'If I'm dead tomorrow, I didn't commit suicide' Harford inmate told sister he expected assault and cover-up HARFORD COUNTY

June 29, 1993|By Bruce Reid | Bruce Reid,Staff Writer

Five hours before his death in the Harford County Detention Center, inmate William M. Ford told his sister that he expected to be sexually assaulted by as many as 20 men and possibly killed, according to her handwritten notes of their conversation.

"If I'm dead tomorrow, I didn't commit suicide. They did it, and they will try to cover it up," Michelle DeJesus, Mr. Ford's sister, recalled her brother saying in a telephone call the day of his death, March 1, 1992.

"Those words haunt me every day," Mrs. DeJesus said in an interview. "I can hear him and his words over and over."

Jail officials originally declared Mr. Ford's death a suicide by strangulation, but it is now under investigation by a grand jury. His family maintains that the 28-year-old laborer from Wilmington, Del., was raped and murdered while serving 30 days for drunken driving.

The handwritten notes of telephone conversations Mr. Ford had with Mrs. DeJesus, another sister, his girlfriend and his mother are among the most powerful evidence supporting the family's claim. The notes were shared with The Sun by the family's lawyer, William F. Gately.

In an interview Friday, Sharon Ford, another sister, spoke of her brother's phone calls: "It was not just Billy being a little anxious about being there [in jail]. He knew exactly what they were going to do to him. . . . This was real-life terror."

"Listen to me and listen good," Mrs. DeJesus quoted Mr. Ford as saying in a phone call that began at 11:34 a.m. the day of his death. "Something is coming down. I'm going to be gang-raped by 20 men tonight. It was supposed to happen last night. But their plans were screwed up."

Family members assume that Mr. Ford feared being attacked by inmates, but he never said who was going to attack him or who would "cover up" an attack.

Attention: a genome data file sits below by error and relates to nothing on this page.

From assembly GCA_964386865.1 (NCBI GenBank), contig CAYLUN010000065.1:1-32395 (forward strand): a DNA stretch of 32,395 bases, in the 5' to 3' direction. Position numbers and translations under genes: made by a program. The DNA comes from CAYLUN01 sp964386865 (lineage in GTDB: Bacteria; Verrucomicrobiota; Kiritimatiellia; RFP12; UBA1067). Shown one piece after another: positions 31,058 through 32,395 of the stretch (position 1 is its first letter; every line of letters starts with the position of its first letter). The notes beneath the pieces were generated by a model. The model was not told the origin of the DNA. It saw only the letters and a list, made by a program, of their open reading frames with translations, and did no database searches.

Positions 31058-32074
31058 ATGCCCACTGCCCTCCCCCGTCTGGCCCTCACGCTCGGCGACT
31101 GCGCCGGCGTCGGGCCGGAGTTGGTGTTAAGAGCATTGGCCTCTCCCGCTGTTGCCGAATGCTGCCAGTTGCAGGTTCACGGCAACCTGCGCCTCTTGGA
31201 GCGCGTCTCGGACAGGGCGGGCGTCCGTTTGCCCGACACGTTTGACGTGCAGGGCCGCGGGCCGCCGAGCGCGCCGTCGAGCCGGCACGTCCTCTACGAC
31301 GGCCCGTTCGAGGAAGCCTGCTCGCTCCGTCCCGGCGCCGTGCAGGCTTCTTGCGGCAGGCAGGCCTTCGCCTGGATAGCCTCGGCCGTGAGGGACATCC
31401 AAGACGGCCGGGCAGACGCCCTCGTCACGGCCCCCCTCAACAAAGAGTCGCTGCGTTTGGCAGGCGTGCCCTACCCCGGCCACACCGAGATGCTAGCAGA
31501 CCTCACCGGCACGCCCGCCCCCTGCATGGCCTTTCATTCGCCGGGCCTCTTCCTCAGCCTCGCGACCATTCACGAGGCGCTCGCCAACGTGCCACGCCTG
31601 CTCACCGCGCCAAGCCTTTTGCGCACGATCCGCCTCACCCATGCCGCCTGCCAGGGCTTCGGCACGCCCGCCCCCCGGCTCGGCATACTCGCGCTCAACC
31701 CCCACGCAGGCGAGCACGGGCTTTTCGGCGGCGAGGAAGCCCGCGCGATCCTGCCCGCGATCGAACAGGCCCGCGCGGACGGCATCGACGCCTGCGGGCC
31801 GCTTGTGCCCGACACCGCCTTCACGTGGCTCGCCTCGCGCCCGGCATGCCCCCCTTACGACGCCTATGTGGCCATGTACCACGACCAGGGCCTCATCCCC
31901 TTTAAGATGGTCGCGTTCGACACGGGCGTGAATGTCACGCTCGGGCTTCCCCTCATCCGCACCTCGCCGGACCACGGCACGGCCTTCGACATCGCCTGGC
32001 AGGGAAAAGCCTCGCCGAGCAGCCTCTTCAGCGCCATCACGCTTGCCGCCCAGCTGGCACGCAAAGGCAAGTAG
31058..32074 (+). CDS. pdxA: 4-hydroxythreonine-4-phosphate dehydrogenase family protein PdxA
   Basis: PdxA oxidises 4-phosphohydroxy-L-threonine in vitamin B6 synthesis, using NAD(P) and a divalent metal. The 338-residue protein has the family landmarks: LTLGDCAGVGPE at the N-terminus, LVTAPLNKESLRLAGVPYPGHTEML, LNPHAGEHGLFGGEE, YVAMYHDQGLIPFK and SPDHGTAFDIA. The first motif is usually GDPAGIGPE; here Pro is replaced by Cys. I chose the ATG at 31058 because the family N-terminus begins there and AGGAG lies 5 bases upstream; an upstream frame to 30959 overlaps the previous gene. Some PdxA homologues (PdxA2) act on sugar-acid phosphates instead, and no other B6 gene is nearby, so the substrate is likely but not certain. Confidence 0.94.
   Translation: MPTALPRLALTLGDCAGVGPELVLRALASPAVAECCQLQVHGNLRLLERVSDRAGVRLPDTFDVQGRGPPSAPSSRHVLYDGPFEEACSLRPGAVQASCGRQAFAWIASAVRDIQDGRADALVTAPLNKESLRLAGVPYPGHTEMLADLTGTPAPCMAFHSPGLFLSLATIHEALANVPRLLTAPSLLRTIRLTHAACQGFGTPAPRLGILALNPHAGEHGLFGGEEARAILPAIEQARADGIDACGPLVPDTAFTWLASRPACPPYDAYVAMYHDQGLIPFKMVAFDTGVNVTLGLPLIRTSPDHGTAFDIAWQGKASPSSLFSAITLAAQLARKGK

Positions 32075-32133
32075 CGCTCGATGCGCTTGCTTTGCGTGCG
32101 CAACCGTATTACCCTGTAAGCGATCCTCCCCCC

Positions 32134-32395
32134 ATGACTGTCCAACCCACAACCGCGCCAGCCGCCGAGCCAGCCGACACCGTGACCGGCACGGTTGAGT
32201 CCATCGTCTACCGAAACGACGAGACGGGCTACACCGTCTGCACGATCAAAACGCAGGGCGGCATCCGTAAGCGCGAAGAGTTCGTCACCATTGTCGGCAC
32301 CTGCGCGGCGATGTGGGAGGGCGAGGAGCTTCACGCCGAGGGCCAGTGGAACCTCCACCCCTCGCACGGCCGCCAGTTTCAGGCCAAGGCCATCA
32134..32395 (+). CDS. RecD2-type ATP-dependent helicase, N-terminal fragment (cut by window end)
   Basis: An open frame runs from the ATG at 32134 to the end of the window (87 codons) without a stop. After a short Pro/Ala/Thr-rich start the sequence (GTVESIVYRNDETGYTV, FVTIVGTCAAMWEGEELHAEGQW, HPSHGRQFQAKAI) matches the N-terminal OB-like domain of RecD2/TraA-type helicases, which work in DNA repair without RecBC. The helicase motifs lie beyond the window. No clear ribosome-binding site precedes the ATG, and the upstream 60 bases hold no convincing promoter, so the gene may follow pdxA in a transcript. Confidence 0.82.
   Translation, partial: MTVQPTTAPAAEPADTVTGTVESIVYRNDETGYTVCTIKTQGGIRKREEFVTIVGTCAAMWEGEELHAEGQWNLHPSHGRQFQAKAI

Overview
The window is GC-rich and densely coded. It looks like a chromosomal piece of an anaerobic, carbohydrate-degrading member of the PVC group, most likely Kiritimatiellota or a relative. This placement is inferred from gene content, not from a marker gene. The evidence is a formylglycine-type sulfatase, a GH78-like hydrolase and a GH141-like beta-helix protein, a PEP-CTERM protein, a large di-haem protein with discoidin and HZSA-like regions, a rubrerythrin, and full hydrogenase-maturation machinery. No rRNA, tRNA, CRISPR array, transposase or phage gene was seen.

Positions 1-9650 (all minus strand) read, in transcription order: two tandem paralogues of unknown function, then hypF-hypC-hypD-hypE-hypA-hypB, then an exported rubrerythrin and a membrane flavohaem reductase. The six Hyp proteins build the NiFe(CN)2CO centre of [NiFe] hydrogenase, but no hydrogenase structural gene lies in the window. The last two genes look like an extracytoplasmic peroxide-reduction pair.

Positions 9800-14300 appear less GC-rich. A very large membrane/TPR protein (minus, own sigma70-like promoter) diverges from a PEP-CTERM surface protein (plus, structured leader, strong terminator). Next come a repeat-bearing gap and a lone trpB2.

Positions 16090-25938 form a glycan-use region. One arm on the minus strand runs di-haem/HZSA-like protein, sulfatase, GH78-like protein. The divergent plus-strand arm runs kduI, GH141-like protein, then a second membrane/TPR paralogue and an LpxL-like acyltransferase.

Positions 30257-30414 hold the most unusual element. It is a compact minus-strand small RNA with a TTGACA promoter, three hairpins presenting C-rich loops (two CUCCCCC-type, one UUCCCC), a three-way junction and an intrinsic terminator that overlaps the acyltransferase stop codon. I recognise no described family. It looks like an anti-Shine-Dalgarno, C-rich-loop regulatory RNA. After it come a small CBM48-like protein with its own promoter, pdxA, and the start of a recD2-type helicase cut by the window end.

About an hour after Mr. Ford called his sister, Mrs. DeJesus said, she called him back. They ended the conversation quickly because a guard was coming to take him to an isolation cell for his protection, she said.

Family members insist that if Mr. Ford was raped before being moved to the isolation cell, he would have told them.

Within two days of his death, the county sheriff's office said publicly that it believed Mr. Ford had strangled himself with a pillow case.

Since then numerous questions have arisen about the way the sheriff's office, which runs the jail, handled the initial investigation.

Sheriff Robert E. Comes and others in his office have acknowledged that Mr. Ford's jail-issued clothing, bed linen and cell were washed before criminal investigators were notified by the state medical examiner's office that the death may not have been a suicide.

They explained that the clothes and cell were washed on the assumption that Mr. Ford killed himself. Sheriff Comes has denied the family's allegations of a cover-up.

The statements Mr. Ford made to relatives on March 1, 1992, and in the preceding 48 hours were recorded in 15 pages of notes written within two weeks of his death, family members said.

The general content of the statements -- that Mr. Ford feared being raped and killed in the jail -- has been known for months, but the notes provide chilling details.

Nevertheless, criminal investigators did not ask for copies of the notes until several weeks ago, family members said.

Relatives said three weeks ago they gave copies of Mr. Ford's statements to investigators for the Maryland attorney general's office. The investigators, who have consistently declined to comment on the case, have been directing the probe into Mr. Ford's death since early May.

Mr. Gately, the Ford family attorney, said he summarized the statements for attorneys for the county. In late April, after Mr. Gately had threatened to sue the county alleging that Mr. Ford's civil rights had been violated, the administration of County Executive Eileen M. Rehrmann agreed to pay the Ford family a $400,000 settlement.

Before the settlement was agreed upon, Mr. Gately said, attorneys for the county told him that they were "convinced, as you are, that [Mr. Ford] was raped and murdered."

In an interview yesterday, Jefferson L. Blomquist, the deputy county attorney, declined to comment on the notes. He also declined to say if Mr. Ford's statements to his family influenced the settlement.

"We feel that this is all information that is important and an integral part of the criminal investigation," Mr. Blomquist said, adding that he didn't want anything he said to harm that probe.

In recent months, investigators have focused on three guards at the jail. Blood samples taken from the guards have been sent to a Colorado laboratory for DNA testing to see if they match semen recovered from Mr. Ford's rectum.

Last fall, a former inmate at the jail told investigators he had seen one guard at the jail choking Mr. Ford with a piece of cloth while two others restrained him on the same afternoon that Mr. Ford was found dead in an isolation cell.

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